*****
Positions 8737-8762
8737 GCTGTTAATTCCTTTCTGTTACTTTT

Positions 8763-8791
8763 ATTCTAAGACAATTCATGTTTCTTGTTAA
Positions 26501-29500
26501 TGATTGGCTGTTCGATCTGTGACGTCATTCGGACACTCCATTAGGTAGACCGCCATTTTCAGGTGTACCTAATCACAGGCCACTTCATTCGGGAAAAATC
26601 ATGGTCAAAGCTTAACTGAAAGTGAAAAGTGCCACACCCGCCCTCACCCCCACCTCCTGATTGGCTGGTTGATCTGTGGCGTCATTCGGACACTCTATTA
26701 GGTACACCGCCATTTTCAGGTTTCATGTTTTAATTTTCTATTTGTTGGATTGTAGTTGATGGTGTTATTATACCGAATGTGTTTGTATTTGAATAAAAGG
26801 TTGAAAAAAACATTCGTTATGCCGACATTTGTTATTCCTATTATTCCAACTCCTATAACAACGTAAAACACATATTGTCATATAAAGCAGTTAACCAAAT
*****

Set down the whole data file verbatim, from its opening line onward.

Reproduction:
Positions 8737-8762
8737 GCTGTTAATTCCTTTCTGTTACTTTT

Positions 8763-8791
8763 ATTCTAAGACAATTCATGTTTCTTGTTAA
Positions 26501-29500
26501 TGATTGGCTGTTCGATCTGTGACGTCATTCGGACACTCCATTAGGTAGACCGCCATTTTCAGGTGTACCTAATCACAGGCCACTTCATTCGGGAAAAATC
26601 ATGGTCAAAGCTTAACTGAAAGTGAAAAGTGCCACACCCGCCCTCACCCCCACCTCCTGATTGGCTGGTTGATCTGTGGCGTCATTCGGACACTCTATTA
26701 GGTACACCGCCATTTTCAGGTTTCATGTTTTAATTTTCTATTTGTTGGATTGTAGTTGATGGTGTTATTATACCGAATGTGTTTGTATTTGAATAAAAGG
26801 TTGAAAAAAACATTCGTTATGCCGACATTTGTTATTCCTATTATTCCAACTCCTATAACAACGTAAAACACATATTGTCATATAAAGCAGTTAACCAAAT